Stocks were mixed in early afternoon trading today as the Federal Reserve was meeting and investors looked ahead to an another hike in interest rates.
At 1 p.m., the Dow Jones industrial average was up 17.25, or 0.17 percent, at 10,403.62.
The broader gauges were narrowly mixed. The Standard & Poor's 500 index rose 0.65, or 0.06 percent, to 1,164.73. The Nasdaq composite index fell 7.15, or 0.35 percent, to 2,036.18.
The Fed was expected to nudge interest rates up this afternoon for a fourth time this year, acting on the belief that the economy has finally emerged from an extended soft patch.
"If the Fed increases rates because there is strength in the economy, I don't see it as a negative sign," said Eric Green, director of research at Penn Capital Management, which manages $1 billion in Cherry Hill, New Jersey. "The stock market can continue to rise with higher rates."
Wall Street was also eyeing energy prices, as oil futures hung near the $47-per-barrel mark after the International Energy Agency reported lower demand. The government's weekly report on inventory data was due at midmorning. Light, sweet crude for December delivery was up 2 cents at $47.39.
Federated Department Stores was up 55 cents at $54.35 as a rise in fiscal third-quarter earnings topped analysts' expectations, thanks to improved sales performance in October. The operator of Macy's and Bloomingdale's department stores beat per-share estimates by 3 cents.
Cisco fell $1.13. or 5.7 percent, $18.62. The company said first- quarter sales were $5.97 billion, less than the $6.02 billion average analyst estimate compiled by Thomson Financial. Chief Executive Officer John Chambers said sales growth will slow this quarter and it's "too early to say" whether customers are becoming more optimistic about the economy.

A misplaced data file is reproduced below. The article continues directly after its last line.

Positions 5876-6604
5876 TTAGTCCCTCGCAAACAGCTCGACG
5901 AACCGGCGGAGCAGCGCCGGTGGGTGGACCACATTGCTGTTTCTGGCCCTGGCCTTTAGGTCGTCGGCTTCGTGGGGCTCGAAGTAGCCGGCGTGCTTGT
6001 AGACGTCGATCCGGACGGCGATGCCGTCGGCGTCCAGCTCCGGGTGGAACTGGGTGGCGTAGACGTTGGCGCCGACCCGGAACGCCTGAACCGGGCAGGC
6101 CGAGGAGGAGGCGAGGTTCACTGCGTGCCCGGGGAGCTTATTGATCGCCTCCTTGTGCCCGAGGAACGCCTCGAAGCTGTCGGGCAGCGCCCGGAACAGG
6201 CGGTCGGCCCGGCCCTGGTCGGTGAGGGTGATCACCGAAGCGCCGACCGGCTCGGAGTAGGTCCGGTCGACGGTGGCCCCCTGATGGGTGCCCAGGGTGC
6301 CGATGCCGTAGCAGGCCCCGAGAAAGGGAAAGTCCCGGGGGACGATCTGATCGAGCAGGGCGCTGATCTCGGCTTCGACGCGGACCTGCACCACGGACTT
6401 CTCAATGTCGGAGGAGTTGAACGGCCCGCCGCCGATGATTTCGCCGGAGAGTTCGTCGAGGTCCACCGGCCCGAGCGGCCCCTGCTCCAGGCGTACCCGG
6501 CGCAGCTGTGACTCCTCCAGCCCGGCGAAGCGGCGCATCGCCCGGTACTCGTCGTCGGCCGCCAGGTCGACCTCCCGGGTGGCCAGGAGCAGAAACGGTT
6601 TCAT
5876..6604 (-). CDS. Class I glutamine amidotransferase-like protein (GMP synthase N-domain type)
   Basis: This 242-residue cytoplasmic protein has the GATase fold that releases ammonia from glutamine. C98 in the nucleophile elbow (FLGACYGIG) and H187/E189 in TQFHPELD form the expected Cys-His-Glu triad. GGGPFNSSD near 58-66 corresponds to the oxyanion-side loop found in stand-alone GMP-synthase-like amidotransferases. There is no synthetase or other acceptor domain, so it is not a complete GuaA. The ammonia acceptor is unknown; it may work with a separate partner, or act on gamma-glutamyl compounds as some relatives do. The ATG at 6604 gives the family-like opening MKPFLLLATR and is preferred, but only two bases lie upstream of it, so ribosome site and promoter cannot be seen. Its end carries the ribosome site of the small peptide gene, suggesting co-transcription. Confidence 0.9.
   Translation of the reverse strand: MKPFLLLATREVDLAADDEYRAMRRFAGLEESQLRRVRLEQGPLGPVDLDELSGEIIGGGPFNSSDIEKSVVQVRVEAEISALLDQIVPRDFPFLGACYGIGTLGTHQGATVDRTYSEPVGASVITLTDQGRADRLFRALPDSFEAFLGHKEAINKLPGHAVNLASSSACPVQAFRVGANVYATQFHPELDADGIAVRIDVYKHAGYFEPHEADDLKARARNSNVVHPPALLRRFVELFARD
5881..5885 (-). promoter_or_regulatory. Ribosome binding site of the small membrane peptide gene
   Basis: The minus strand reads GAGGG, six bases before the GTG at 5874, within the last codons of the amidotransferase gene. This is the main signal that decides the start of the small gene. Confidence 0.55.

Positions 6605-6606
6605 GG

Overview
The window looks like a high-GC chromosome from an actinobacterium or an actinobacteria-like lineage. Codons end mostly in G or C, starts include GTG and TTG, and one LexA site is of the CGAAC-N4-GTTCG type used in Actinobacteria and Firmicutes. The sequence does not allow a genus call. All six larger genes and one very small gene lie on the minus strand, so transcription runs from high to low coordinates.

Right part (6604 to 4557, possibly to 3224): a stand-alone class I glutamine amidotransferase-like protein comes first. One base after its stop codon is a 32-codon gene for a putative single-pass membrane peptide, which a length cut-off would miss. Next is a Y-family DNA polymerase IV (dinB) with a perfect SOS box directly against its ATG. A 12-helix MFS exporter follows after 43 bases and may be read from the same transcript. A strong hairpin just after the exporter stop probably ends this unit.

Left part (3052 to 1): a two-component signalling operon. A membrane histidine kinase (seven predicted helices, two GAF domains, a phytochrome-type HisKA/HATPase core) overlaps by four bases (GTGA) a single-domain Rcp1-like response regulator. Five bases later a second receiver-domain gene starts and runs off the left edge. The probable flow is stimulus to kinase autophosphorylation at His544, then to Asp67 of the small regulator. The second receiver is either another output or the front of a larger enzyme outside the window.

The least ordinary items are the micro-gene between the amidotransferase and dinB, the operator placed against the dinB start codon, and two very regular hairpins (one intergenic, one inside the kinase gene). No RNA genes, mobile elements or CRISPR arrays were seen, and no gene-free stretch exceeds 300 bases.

Shares of Dell Inc. and Hewlett-Packard Co. dropped after UBS AG analyst Benjamin Reitzes reduced his rating on the two largest makers of personal computers, citing slowing demand in 2005 and increased competition in computer printers.
Dell slipped 23 cents to $37.20.
Pfizer Inc., the world's largest drugmaker, lost 81 cents to $27.18. It's 2.8 percent decline was the largest in the Dow average. Patients taking Bextra painkiller had more than double the number of heart attacks and strokes as those given placebos, according to preliminary results of a new study, the New York Times reported. Bextra is a rival medication to Merck & Co.'s Vioxx, which was withdrawn from the market in September because of a link to heart attacks.
National Semiconductor Corp., which makes chips that boost battery life in mobile electronics, lost 25 cents to $16.27. KLA-Tencor Corp., the world's biggest maker of semiconductor- inspection gear, fell 73 cents to $44.40
The Russell 2000 index, which tracks smaller company stocks, was up 3.03, or 0.50 percent, at 609.67.
Overseas, Japan's Nikkei stock average rose 0.27 percent. In afternoon trading in Europe, France's CAC-40 was up 0.40 percent, Britain's FTSE 100 added 0.36 percent and Germany's DAX index gained 0.59 percent.